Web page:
Gone are the days of uninspired and unvaried five-day training seminars led by instructors silhouetted against the bright backdrops of their PowerPoint presentations. Learning today is fast, to the point and designed to be consumed anywhere and anytime. The traditional format of training—sitting in front of an “expert” droning on, trying to not fall asleep—is long out of fashion. Learning professionals demand that their training needs be met in a more flexible and personalised manner. They want to be challenged; they want learning to keep pace with them, not the other way around. And rightly so, because it’s time that learning be adapted to the changing workplaces.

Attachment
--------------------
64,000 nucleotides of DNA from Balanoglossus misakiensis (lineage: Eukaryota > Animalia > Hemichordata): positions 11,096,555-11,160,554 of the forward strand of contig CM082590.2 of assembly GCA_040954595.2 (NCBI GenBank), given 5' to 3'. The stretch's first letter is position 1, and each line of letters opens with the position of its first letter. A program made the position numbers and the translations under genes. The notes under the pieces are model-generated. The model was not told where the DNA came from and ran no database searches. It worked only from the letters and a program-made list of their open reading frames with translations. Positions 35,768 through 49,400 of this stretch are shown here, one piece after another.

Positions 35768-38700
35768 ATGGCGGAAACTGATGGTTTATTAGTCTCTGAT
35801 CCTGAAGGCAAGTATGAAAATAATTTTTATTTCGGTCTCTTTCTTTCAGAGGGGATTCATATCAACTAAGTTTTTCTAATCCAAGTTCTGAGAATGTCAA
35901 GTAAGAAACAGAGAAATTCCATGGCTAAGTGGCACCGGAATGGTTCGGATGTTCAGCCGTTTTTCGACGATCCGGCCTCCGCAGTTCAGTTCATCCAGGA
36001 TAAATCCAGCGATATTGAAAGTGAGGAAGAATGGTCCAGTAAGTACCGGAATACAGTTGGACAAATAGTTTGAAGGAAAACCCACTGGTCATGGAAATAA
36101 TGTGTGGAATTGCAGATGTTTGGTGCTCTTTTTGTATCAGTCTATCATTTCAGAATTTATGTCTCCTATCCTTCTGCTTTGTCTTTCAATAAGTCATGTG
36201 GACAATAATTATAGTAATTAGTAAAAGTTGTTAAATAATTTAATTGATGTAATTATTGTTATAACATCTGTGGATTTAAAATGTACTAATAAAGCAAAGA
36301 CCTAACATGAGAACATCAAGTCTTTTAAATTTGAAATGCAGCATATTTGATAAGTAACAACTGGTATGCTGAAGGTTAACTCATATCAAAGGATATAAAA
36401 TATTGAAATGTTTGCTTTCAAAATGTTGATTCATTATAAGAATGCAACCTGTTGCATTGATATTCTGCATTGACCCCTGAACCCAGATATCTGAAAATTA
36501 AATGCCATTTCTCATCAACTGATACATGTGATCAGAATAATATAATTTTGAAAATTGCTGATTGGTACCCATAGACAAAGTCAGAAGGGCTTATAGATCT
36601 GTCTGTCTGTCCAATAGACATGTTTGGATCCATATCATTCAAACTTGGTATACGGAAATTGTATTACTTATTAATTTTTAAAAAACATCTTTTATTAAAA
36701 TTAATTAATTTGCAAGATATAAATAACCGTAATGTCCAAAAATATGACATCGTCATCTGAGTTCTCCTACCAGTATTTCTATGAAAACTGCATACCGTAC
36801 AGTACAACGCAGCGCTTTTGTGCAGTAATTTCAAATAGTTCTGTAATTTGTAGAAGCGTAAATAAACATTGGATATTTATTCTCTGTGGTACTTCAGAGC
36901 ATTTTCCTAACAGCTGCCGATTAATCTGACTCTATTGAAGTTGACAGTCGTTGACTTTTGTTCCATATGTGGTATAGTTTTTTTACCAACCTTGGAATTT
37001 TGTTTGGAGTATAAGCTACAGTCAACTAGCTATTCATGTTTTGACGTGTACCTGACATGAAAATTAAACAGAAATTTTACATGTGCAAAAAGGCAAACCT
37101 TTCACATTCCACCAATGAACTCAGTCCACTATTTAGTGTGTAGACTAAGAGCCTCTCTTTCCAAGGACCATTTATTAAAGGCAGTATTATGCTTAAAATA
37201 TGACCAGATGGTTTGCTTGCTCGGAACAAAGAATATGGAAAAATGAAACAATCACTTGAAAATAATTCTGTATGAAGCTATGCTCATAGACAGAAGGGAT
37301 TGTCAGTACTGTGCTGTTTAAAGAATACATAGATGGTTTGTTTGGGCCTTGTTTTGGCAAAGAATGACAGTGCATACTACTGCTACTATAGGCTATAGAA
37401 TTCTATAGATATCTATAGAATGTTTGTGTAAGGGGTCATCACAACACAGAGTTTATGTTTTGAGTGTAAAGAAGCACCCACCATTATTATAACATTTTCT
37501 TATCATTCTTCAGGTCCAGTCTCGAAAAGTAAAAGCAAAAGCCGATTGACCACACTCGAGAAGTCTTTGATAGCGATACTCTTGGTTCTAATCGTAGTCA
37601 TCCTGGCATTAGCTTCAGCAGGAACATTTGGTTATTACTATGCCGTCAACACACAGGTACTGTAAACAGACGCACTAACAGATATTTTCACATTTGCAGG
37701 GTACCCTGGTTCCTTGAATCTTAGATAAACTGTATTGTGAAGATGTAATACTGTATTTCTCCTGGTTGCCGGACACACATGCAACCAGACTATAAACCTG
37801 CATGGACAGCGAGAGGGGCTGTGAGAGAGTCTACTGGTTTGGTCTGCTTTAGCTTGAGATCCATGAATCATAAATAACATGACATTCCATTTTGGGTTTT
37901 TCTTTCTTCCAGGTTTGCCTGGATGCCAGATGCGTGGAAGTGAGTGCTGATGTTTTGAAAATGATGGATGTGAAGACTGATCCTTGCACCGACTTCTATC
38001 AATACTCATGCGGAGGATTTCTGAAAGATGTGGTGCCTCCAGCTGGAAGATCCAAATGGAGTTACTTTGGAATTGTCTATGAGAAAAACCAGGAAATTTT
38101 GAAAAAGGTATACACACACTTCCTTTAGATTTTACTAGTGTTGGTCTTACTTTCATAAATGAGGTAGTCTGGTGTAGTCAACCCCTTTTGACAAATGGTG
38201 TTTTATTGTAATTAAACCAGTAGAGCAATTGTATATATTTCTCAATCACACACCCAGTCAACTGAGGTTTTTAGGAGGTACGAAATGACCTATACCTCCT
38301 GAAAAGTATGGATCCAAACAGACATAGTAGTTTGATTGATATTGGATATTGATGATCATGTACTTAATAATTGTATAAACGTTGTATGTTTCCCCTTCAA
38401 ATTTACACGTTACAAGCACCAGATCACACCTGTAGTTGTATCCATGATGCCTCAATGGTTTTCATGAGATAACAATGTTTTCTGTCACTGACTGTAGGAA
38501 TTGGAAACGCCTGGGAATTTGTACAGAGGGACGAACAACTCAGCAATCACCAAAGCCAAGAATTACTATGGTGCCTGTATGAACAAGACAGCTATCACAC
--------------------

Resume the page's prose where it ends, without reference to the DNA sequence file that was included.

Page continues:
Lifestyles have changed dramatically over the past decade. It’s the age of streaming giants like Netflix and Amazon Prime and online food delivery companies like Zomato and Swiggy: people want to watch TV at their own pace and not be tethered to the constraints of time, work schedules or advertisements, they want to be able to order food whenever they want and not be bothered by the time of day, minimum order stipulation or where they are—whether it be in their bedroom or on the move abroad an Indian Railways train. It’s not surprising, then, that people want the same from educational content.